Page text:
Thursday, June 21, 2012

Christmas movies

(originally published in The Outreach Connection in December 2009)

David Fincher’s The Curious Case of Benjamin Button, up for thirteen Oscars, is a meticulous, golden-glowing fable about a boy who arrives into the world in 1914 as a wizened old man, and ages in reverse. Brad Pitt plays Benjamin, growing up in an old folks’ home, serving in WW2 as a long-in-the-tooth cook and deckhand, and attaining his full youthful glow in the 60’s and 70’s.  Cate Blanchett plays the love of his life, only a little younger measured by time on earth, but physically compatible for only a few meeting-in-the-middle years.

Benjamin Button

It’s a very well made film, arguably one of the greatest deployments yet of digital technology. Despite its length, pushing three hours, this isn’t really an epic. Benjamin doesn’t do too much with his life once the war ends (living in the rest home, for example, much longer than he’d need to), and isn’t given to grand statements (actually it’s hard to think of a recent protagonist who says so little of interest). He’s not surrounded by quirky characters or a stream of incidents. The character’s recessive quality reflects the central conundrum; Benjamin’s reverse aging renders him even more a prisoner of biology, providing him with a fixed end point (i.e. where most of us begin), and a victim of enforced loneliness. The film provides no explanation, linking his condition to such phenomena as a man being struck seven times by lightning in his life, or (in one of its few explicit clasps on reality) to Hurricane Katrina. You never know, goes the repeated mantra, what’s comin’ for ya.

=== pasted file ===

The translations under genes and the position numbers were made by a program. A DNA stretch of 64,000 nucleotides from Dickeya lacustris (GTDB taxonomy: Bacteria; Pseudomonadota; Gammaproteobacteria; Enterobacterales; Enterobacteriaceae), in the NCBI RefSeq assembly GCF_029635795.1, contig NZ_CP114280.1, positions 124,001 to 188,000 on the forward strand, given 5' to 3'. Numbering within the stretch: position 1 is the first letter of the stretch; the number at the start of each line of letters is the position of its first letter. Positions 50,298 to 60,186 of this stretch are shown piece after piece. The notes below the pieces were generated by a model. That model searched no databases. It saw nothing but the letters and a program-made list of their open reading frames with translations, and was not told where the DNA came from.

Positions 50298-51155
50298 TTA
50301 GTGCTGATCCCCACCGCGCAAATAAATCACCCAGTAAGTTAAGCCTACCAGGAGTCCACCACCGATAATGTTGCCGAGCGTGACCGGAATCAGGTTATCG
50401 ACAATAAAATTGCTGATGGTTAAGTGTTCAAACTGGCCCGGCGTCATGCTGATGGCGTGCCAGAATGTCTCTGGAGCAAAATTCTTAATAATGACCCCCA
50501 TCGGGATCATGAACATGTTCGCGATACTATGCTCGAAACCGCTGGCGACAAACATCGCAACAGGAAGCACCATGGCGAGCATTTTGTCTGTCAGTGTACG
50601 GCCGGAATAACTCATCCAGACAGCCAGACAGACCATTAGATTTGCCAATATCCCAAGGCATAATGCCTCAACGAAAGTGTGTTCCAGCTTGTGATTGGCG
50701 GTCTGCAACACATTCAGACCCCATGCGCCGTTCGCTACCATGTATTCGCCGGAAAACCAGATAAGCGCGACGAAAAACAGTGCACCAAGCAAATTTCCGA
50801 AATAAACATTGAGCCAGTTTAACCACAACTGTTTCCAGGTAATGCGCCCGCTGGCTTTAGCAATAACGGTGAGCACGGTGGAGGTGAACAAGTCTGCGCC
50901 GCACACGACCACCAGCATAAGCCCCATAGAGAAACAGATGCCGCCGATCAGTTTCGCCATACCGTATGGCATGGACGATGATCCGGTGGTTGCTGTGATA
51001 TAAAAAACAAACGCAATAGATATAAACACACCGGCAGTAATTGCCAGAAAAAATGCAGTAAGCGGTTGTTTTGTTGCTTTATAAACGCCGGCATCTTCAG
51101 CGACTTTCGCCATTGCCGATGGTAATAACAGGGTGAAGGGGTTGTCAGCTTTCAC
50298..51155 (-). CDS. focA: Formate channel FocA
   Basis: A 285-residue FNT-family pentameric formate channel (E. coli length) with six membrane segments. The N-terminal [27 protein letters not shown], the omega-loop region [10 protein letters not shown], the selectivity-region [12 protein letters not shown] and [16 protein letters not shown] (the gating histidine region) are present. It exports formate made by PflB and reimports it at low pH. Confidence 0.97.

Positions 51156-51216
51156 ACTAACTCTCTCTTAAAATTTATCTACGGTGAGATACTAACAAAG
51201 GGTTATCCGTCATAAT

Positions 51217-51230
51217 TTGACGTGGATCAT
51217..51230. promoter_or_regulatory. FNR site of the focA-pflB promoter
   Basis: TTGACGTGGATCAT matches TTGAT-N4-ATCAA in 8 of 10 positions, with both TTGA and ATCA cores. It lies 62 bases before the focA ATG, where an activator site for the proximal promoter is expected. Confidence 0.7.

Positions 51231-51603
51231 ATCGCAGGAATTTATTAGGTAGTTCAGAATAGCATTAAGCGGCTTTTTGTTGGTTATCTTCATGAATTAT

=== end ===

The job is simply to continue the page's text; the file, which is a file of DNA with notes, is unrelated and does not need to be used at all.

The film has lots of supporters, but I can’t for the life of me grasp what exactly it is they’re praising. “Watching Benjamin age in reverse,” said Peter Howell in the Star, “has the curious effect of making you appreciate how your own life runs forward…” Uh, right, quite the discovery. The always entertaining Rex Reed labeled it “not only one of the best films of the year, but one of the greatest films ever made,” summing up the “point” as follows: “everything in life and death is predetermined, and even if you turn the clock backward, you might be able to reverse the order but you can’t change the outcome.” Uh, right, and so how will that help me out at the office? The film seems to me artfully and beautifully vacuous, yet another example of my recent theme about how the so-called best films continuously fail to address the issues that most matter to us. Unless you spend days hung up about what direction your life runs in, or what would happen if it started running the other way, or whatever it was Rex said.


Belonging much more to your nuts and bolts school of entertainment, Bryan Singer’s Valkyrie is a mostly staid if not monotonous drama set in Hitler’s Germany…and given how often the Nazis still crop up in movies, you could believe time actually is running backwards. Tom Cruise plays an army colonel who’s come to believe the best chance for Germany’s future is to knock off the fuhrer; he and like-minded others evolve a plan not just to blow up Adolf, but at the same time to avoid a mere transfer of power to his lieutenants. There’s a historical basis to all this, but it’s hard to care very much now, and the film increasingly just seemed to me like a bunch of uniforms being shuttled from A to B and back again.